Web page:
“Life is like a coin. You can spend it any way you wish, but you only spend it once.”
– Lillian Ruth Dickson, Missionary
Buenos Aires – Sometimes, it’s just time to get up and go. “Staying the course” as our current president has put it in the past is not the best option. There was the version of Three Penny Opera starring Sting, where a third of the audience, including myself, got up and left at the intermission… and even that was painfully long to wait. There are any number of movies that just became yawn fests or too stupid to continue to watch, necessitating either a walk out or ejecting the disc. There were books that just weren’t interesting – with rare exceptions, if a book doesn’t keep my attention through it’s first chapter, I don’t keep going. There were classes that weren’t worth getting a grade in. There were meetings, seminars, and encounters that necessitated an exit strategy of one sort or another (who among us hasn’t arranged for their cell phone to be called, beeper to go off, or a discrete interruption from a staff member, just to get out of somewhere?).
But it’s rare that I get up and walk out on a meal. I’ll almost always see it through to the end, just to see if perhaps there’s something redeeming. But sometimes, not. Yesterday was one such moment. It’s not that the food was awful, or inedible. It’s not that I, we, couldn’t eat it. It’s not that it was overpriced. It’s not that the staff weren’t friendly. It was just one of those days where a trio of us were out to have an enjoyable middle eastern style lunch, and we were simply not wowed, not impressed, not… interested. A local Armenian shopkeeper that a couple of us know is very into the world of food and wine, and we’ve had several discussions with Juan about the best spots to try out Armenian – Árabe food. For lunch, he had two recommendations. Cheff Iusef, which I’ve already reviewed (and been back to); and “the restaurant at Club Marash”… which, with a little research, turned out to be called Anush, Armenia 1242, in Palermo viejo. He had another recommendation for dinner, the restaurant at the Armenian Cultural Center, just called Armenia.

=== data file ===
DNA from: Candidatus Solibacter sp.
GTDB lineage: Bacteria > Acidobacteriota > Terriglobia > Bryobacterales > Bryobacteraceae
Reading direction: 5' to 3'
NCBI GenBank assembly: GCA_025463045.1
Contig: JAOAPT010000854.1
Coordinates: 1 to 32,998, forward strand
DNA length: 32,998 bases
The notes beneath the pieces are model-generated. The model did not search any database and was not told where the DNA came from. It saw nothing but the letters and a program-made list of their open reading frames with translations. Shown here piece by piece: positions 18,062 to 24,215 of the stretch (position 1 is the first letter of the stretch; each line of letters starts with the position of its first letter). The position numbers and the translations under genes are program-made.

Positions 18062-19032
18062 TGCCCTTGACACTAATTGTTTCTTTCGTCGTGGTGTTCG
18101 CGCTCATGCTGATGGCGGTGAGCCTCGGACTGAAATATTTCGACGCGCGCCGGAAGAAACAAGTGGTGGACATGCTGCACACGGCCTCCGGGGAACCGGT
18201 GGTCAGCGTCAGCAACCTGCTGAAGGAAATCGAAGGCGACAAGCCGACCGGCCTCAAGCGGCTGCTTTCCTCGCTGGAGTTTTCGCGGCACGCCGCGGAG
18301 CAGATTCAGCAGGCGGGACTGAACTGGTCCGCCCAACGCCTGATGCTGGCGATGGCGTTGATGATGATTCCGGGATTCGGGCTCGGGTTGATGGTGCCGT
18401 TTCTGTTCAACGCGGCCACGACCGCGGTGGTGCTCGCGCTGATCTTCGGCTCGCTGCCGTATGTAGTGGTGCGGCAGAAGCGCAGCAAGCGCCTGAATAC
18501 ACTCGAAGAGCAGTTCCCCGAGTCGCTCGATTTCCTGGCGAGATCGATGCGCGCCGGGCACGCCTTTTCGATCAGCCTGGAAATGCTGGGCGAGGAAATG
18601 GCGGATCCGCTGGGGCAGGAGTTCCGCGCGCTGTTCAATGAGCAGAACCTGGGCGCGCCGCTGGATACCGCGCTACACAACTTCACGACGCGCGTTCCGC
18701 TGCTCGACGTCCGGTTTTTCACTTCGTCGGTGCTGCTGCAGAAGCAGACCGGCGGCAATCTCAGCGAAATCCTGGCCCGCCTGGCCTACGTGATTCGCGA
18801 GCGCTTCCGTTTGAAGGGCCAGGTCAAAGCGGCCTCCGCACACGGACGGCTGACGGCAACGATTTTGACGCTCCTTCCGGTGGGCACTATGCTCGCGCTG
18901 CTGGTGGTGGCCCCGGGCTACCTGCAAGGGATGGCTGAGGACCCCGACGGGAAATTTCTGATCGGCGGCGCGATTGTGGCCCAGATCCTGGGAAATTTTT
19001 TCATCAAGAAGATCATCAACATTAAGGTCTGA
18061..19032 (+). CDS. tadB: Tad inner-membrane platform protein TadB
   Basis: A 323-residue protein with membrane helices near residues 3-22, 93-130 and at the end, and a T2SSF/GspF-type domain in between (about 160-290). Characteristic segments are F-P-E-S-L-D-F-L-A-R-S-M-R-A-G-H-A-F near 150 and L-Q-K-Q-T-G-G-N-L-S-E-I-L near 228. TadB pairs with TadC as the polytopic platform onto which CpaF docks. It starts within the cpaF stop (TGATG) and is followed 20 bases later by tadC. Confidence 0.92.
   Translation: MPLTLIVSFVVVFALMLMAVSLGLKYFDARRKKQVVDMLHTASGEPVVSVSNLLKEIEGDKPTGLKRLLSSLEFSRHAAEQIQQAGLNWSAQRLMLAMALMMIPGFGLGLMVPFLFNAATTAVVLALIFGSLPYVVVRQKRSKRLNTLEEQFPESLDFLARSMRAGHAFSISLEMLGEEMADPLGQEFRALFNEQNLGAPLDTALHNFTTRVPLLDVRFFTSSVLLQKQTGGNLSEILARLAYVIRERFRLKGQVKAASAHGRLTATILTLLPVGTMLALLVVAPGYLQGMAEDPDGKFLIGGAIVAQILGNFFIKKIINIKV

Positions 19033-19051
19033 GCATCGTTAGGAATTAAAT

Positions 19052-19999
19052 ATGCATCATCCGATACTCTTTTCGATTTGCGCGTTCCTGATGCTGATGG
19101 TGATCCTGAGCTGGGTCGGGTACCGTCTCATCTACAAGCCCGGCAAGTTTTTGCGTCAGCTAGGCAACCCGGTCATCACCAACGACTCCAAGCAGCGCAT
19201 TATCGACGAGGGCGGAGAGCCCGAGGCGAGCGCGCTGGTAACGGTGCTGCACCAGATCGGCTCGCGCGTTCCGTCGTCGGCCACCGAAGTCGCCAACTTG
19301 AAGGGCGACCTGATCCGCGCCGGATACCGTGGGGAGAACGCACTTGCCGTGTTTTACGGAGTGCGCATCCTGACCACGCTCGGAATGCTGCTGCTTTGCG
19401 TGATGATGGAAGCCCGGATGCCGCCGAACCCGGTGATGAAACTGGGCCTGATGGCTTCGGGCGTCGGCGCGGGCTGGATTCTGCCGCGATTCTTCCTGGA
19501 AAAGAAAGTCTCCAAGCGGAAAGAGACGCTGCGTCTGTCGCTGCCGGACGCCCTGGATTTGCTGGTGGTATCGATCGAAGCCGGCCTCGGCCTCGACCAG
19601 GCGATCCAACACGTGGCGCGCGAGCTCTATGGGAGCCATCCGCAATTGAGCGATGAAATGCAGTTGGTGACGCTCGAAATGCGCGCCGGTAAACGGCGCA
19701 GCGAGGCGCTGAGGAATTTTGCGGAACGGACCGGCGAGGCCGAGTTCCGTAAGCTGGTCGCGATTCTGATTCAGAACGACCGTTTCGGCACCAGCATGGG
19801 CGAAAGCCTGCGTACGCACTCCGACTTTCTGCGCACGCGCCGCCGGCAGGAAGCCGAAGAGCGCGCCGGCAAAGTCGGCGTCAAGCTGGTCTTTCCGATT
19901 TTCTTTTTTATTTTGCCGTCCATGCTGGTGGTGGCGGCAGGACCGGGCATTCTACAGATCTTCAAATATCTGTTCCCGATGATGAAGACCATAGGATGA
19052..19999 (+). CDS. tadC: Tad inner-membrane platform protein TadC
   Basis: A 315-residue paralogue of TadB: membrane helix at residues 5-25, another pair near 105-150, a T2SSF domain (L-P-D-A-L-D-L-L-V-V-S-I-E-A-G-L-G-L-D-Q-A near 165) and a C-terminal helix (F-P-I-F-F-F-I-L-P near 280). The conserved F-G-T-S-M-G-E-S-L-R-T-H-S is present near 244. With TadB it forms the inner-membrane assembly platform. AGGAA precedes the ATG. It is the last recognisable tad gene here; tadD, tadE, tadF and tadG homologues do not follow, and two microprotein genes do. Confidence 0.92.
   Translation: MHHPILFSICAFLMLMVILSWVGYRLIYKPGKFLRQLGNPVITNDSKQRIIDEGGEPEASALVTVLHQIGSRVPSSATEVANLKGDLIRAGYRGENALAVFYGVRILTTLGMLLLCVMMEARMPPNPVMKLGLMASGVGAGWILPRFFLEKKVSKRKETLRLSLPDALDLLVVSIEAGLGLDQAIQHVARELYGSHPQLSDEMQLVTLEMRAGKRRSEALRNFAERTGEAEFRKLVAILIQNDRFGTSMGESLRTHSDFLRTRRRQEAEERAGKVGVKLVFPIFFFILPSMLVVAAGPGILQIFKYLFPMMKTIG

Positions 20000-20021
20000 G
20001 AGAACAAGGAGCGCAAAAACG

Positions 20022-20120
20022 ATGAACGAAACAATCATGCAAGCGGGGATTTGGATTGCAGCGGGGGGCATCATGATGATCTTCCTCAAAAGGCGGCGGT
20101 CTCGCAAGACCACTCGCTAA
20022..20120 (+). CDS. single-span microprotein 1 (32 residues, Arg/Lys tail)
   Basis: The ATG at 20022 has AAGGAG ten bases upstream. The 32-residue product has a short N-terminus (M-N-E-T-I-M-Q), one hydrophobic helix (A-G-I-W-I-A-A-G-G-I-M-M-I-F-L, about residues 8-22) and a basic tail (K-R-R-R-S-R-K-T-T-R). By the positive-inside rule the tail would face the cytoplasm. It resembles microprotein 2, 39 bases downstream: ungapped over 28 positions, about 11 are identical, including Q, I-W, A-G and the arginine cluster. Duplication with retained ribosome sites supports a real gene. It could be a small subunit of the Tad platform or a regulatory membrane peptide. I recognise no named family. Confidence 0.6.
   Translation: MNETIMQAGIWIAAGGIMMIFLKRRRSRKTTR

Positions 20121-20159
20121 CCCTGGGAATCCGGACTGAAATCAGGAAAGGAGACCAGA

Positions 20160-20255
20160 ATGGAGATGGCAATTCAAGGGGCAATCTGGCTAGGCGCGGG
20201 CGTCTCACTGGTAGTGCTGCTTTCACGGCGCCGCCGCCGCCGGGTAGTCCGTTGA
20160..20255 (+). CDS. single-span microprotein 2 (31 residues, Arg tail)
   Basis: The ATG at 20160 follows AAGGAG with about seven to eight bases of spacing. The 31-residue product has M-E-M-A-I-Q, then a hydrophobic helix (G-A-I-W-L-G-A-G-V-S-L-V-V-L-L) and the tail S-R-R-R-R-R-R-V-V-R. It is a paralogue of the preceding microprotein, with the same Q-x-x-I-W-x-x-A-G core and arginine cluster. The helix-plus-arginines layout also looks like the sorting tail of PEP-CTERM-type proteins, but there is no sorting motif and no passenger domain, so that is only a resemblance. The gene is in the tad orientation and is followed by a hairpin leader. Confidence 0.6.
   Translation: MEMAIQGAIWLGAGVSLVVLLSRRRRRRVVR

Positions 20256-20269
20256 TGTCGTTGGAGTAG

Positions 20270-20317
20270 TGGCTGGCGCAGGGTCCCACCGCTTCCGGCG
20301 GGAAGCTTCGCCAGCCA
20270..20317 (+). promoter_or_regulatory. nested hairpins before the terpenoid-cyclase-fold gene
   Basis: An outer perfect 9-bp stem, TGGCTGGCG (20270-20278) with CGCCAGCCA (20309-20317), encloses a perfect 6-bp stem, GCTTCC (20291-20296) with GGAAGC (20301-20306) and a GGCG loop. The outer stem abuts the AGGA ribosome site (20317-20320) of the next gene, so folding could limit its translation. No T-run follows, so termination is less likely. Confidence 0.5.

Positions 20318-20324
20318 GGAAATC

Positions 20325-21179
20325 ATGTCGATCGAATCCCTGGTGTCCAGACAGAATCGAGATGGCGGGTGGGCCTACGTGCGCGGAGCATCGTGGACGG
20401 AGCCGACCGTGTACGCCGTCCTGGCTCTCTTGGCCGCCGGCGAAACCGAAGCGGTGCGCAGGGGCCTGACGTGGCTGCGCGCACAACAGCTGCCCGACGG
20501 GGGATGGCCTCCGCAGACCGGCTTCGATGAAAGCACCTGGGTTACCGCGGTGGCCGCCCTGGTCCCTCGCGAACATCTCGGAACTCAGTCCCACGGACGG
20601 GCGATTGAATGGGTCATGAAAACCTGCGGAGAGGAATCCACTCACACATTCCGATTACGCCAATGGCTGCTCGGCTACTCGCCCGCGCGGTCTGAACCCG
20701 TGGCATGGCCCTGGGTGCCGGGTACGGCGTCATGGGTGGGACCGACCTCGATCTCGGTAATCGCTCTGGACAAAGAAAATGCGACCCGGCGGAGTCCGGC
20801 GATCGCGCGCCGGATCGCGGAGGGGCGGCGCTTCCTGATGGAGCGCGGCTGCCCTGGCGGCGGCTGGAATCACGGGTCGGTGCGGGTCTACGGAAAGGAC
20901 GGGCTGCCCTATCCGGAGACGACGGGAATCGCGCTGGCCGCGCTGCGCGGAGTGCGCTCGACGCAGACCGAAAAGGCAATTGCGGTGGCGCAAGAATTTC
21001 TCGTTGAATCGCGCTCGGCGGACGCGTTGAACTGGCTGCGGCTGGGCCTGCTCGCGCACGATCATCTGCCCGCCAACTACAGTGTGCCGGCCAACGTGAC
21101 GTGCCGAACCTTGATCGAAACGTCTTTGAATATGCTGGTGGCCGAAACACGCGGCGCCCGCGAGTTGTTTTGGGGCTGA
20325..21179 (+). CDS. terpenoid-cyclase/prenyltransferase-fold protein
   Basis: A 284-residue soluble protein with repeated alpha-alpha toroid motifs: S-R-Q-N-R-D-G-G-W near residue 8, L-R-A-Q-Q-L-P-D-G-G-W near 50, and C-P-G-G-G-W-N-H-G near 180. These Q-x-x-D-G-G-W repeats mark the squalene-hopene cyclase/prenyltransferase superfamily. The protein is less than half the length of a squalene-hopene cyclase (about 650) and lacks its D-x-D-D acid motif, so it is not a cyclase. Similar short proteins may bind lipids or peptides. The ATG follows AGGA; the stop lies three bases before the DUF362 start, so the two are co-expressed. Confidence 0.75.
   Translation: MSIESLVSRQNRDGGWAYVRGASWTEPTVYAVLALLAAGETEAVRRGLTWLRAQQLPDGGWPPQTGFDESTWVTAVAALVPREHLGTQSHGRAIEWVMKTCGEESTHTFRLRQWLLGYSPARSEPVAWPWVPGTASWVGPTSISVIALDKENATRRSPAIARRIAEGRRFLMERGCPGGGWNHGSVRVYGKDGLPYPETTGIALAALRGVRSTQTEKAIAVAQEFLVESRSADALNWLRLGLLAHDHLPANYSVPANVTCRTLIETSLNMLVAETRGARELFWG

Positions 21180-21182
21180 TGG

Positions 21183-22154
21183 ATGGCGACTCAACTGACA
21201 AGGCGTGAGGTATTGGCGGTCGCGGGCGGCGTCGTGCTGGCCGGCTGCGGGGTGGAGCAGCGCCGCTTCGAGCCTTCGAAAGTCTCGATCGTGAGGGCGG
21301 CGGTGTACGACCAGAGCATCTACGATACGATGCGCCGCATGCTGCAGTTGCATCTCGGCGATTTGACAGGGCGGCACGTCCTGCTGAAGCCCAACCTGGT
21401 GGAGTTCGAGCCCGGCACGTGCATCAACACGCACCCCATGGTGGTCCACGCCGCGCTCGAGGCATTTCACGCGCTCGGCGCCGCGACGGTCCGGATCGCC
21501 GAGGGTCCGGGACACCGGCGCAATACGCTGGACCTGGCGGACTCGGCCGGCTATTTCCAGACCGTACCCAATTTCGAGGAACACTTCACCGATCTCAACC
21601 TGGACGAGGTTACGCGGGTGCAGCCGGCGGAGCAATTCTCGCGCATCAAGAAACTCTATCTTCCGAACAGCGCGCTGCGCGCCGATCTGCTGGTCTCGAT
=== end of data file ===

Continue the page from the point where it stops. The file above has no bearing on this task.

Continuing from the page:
Walking in could have been a clue – the “club” is a large social club, with flyers up for sundry events. The layout includes a couple of couches clustered around a television, where a couple of middle aged guys (who seemed to be the club management) were watching La Pantera Rosa cartoons at high volume. When we entered, one of them went and turned on a stereo at the other end of the room, with blasting speakers… which we asked if they’d turn down… they did. The table setup is scattered, but basically looks like a casually run catering hall… and oh yeah, that’s what it is. [This place has closed, or at least been replaced.
Lunch turns out to be a semi-prix fixe. You pay seven pesos for a plate of different warm empanadas – more or less – all pretty small, all undercooked, and all flavorless. That’s followed by a trip to the cold buffet, where one can officially choose from a list of about twenty cold dishes, but in practice there were only eight or nine. All of them had clearly been sitting in a refrigerator for quite some time… not only were they that cold, but they’d picked up that slightly stale flavor, and were heavy and dense. Of course, they didn’t mention the three peso addition for cubiertos, which is local custom in restaurants as a charge for bread, silverware, and napkins. I can’t complain about their bread, silverware, or napkins… though I don’t feel as if we each got a dollar’s worth of use out of them. But that’s our fault. Because the option at the end of the cold buffet is to order one of the hot plates from the kitchen – a typical, and potentially interesting sounding range of Armenian and other Middle Eastern dishes, but at this point, we were having none of it. Over the objections and obvious disappointment of our young waitress (who asserted that the hot food was much more enjoyable than what we’d just eaten…), we asked for the bill, paid and left.
Cheff Iusef was two blocks away… and the food reconfirms my impressions from past visits. Sometimes it’s worth sticking with what you know.